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Boeing's CHAMP missile uses radio waves to remotely disable PCs

boeing champ missile

On October 16th, researchers from Boeing and the US Air Force successfully test-launched a missile capable of remotely disabling PCs and other electronics with only a burst of powerful radio waves. The test was held over the Western Utah Desert as part of the Counter-electronics High-powered Microwave Advanced Missile Project (CHAMP), a collaborative effort from Boeing Phantom Works and the US Air Force Research Laboratory Directed Energy Directorate. The project's aim is to create a missile that can remotely paralyze electronic systems with minimal collateral damage — a capability that, according to Boeing, could one day transform modern warfare.

During last week's test, a CHAMP missile successfully disabled its target by firing high power microwaves at a two story building filled with computers and other electronics. Every PC inside went dark within seconds, as did the building's entire electrical system. The test was so successful, in fact, that it even disabled all cameras recording the event. Over the course of one hour, the CHAMP missile knocked out electrical systems at seven target buildings, with little or no collateral damage.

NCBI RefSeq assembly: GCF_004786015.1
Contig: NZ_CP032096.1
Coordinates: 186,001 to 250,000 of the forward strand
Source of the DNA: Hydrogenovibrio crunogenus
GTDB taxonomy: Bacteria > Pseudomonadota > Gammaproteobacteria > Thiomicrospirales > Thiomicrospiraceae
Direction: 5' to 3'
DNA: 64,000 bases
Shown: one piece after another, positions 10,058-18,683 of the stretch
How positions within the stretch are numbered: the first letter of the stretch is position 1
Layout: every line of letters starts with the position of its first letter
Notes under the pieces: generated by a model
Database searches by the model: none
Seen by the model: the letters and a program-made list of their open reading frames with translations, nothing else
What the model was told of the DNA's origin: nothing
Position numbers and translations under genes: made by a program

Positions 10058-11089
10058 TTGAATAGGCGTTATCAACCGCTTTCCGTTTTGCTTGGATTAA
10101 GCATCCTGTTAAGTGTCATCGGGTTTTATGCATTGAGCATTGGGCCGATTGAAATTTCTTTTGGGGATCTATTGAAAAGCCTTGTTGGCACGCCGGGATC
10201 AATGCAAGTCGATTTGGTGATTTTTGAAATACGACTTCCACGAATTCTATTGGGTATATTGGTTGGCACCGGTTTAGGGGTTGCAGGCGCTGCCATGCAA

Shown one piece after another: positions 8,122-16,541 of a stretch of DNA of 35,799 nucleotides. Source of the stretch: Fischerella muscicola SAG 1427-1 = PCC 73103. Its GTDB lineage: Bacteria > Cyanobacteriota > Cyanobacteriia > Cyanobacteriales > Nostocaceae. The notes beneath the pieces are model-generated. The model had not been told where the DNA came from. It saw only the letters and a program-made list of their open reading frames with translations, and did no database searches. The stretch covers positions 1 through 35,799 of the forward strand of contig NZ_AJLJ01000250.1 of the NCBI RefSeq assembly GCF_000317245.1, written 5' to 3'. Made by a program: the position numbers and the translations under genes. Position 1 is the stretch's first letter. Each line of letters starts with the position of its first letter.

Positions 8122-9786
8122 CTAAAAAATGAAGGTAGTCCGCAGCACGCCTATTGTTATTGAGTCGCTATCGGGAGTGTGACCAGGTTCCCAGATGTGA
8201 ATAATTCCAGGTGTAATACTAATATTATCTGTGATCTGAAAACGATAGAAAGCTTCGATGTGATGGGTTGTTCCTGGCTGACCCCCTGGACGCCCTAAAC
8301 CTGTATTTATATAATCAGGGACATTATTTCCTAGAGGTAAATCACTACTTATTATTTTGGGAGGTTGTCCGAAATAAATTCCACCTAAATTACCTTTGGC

Recent years have seen a surge in the development of similarly electronic and non-lethal warfare. Both the Air Force and US Marine Corps have been looking to adopt the Next Generation Jammer as well as active phased array radar, which allows stealth ships and aircraft to remotely jam other radar systems.

It remains unclear whether Boeing's CHAMP missile will see deployment anytime soon, though CHAMP program manager Keith Coleman says last week's test marks an important step forward. "This technology marks a new era in modern-day warfare," Coleman said. "In the near future, this technology may be used to render an enemy’s electronic and data systems useless even before the first troops or aircraft arrive." In proving the missile's ability, he continued, "we made science fiction science fact."

The Verge
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